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WORLD OF ECHO

The Cat's Miaow

Skipping Stones: The Cassette Years '92-'93

    The Cat’s Miaow return to World Of Echo with Skipping Stones: The Cassette Years ’92-’93, their second compilation for the imprint, and the fourth in a loosely defined series of reissues associated with the group (also including The Shapiros’ Gone By Fall: The Collected Works of The Shapiros and Hydroplane’s Selected Songs 1997-2003). It’s a smart selection of songs by one of Australia’s finest independent pop music groups, whose initial run, across the nineties, was as mysterious as it was bewitching. A generous double album featuring thirty-five songs drawn from The Cat’s Miaow’s history, Skipping Stones lets listeners in on a bunch more secrets.

    An even deeper pass through the archives of The Cat’s Miaow, Skipping Stones is a welcome follow-up to 2022’s Songs ’94-’98, which pulled together material from seven-inch singles and compilations. Diving into the four cassettes that the group released over a two-year period, Skipping Stones is full of surprises, rich with unexpected and inspired detours, while reminding everyone just how clear and distinct The Cat’s Miaow’s music was from the very start. Looking in from the outside, they always felt like a group that knew just what they were doing, but intuitive as they are, they weren’t forcing anything: these songs always sound exactly what they need to be, rough edges, playful moments and all.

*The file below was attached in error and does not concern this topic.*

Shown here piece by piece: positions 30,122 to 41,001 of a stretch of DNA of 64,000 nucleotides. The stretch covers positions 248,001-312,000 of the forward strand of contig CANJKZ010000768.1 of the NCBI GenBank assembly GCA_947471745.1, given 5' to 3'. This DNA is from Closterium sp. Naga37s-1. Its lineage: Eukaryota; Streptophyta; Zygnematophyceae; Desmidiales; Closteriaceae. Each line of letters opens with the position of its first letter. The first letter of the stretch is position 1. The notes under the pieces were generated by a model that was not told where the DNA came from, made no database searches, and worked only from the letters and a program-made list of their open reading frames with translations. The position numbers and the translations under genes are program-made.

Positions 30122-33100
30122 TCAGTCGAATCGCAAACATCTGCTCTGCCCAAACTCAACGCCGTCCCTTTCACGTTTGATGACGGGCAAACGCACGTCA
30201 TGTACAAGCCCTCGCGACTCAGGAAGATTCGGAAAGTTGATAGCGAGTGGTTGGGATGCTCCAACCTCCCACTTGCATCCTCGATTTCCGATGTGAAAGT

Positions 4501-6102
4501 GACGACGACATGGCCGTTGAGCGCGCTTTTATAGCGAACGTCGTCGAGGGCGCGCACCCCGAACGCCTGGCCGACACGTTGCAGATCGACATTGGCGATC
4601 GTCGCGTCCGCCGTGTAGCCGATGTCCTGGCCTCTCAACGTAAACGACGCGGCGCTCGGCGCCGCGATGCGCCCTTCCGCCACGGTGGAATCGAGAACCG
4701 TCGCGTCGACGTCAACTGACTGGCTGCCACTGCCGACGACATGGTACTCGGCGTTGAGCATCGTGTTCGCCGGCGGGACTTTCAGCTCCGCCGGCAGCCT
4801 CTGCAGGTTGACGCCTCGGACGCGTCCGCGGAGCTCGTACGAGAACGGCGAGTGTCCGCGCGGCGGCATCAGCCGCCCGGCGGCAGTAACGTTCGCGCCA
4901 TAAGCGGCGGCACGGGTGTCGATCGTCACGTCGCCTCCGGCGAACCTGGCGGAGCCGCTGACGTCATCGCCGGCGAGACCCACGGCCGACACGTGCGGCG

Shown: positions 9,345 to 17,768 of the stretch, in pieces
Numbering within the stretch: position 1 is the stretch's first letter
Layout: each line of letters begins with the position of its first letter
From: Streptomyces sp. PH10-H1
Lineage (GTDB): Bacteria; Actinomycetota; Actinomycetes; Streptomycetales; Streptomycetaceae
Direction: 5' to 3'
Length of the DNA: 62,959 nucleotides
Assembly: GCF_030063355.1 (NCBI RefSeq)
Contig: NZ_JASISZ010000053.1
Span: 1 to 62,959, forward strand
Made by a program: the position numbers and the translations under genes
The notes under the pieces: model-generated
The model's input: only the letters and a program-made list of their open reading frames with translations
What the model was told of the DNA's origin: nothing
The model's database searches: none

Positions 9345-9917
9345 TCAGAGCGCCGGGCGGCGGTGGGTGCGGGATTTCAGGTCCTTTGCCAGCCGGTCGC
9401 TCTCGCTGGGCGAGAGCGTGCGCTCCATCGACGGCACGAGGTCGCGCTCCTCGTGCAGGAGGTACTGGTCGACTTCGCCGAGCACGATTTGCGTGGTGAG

It's also a fascinating snapshot of one arm of the ‘international pop underground’. While they were clearly listening to music from the US, UK and elsewhere – there are glimpses of Galaxie 500, Spacemen 3, Beat Happening, and The Pastels in some of the songs here – The Cat’s Miaow also feel, consciously or not, part of a continuum of Australian underground pop that takes in The Particles, The Lighthouse Keepers, The Cannanes, The Honeys, Even As We Speak, and The Sugargliders (who they would cover several times). Like those before them, The Cat’s Miaow balanced opposing forces in their music: naivete and knowingness; fragility and strength; worldliness and world-weariness; play and seriousness; heartache and pleasure.

    The four cassettes that Skipping Stones draws from – Little Baby Sour Puss, Pet Sounds (both 1992), From My Window, and How Did Everything Get So Fucked Up (both 1993) – were released or assisted by Toytown, a Melbourne cassette label of rare taste, savvy and intelligence, run by Wayne Davidson. Toytown felt like the perfect early home for The Cat’s Miaow, their cassettes rubbing shoulders in the label’s catalogue with brilliant groups like Sukpatch, The Ah Club, Kitty Craft, and Land Of The Loops. The local context is just as important, too, with The Cat’s Miaow sharing their time and creative vision with friends in The Ampersands, Stinky Fire Engine, Girl Of The World, Super Falling Star, Pencil Tin and The Sugargliders. And cassettes were an important form of exchange – cheap, easy to reproduce, not too expensive to send interstate or overseas, they were the most accessible DIY format for any group starting to spread the word about their noise.